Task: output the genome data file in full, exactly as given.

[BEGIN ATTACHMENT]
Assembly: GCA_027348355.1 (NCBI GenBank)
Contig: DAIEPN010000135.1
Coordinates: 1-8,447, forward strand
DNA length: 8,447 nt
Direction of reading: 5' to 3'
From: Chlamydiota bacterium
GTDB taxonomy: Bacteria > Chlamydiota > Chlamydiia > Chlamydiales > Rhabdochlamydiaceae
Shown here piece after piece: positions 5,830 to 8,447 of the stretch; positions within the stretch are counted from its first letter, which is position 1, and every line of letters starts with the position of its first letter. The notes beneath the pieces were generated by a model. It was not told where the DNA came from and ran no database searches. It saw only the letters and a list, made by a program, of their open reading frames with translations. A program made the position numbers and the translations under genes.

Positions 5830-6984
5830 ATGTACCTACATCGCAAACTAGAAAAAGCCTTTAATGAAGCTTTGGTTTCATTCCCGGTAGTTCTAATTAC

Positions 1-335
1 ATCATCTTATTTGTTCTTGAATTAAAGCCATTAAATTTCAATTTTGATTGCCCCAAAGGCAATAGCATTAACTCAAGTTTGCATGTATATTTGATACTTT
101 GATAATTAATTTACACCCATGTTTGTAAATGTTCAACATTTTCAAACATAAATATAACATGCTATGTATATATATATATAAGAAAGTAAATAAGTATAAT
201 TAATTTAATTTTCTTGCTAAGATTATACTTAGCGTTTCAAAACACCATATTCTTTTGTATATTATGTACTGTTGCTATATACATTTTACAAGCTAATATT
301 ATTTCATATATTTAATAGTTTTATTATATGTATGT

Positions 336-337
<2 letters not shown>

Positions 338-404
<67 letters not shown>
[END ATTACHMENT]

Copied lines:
Assembly: GCA_027348355.1 (NCBI GenBank)
Contig: DAIEPN010000135.1
Coordinates: 1-8,447, forward strand
DNA length: 8,447 nt
Direction of reading: 5' to 3'
From: Chlamydiota bacterium
GTDB taxonomy: Bacteria > Chlamydiota > Chlamydiia > Chlamydiales > Rhabdochlamydiaceae
Shown here piece after piece: positions 5,830 to 8,447 of the stretch; positions within the stretch are counted from its first letter, which is position 1, and every line of letters starts with the position of its first letter. The notes beneath the pieces were generated by a model. It was not told where the DNA came from and ran no database searches. It saw only the letters and a list, made by a program, of their open reading frames with translations. A program made the position numbers and the translations under genes.

Positions 5830-6984
5830 ATGTACCTACATCGCAAACTAGAAAAAGCCTTTAATGAAGCTTTGGTTTCATTCCCGGTAGTTCTAATTAC

Positions 1-335
1 ATCATCTTATTTGTTCTTGAATTAAAGCCATTAAATTTCAATTTTGATTGCCCCAAAGGCAATAGCATTAACTCAAGTTTGCATGTATATTTGATACTTT
101 GATAATTAATTTACACCCATGTTTGTAAATGTTCAACATTTTCAAACATAAATATAACATGCTATGTATATATATATATAAGAAAGTAAATAAGTATAAT
201 TAATTTAATTTTCTTGCTAAGATTATACTTAGCGTTTCAAAACACCATATTCTTTTGTATATTATGTACTGTTGCTATATACATTTTACAAGCTAATATT
301 ATTTCATATATTTAATAGTTTTATTATATGTATGT

Positions 336-337
<2 letters not shown>

Positions 338-404
<67 letters not shown>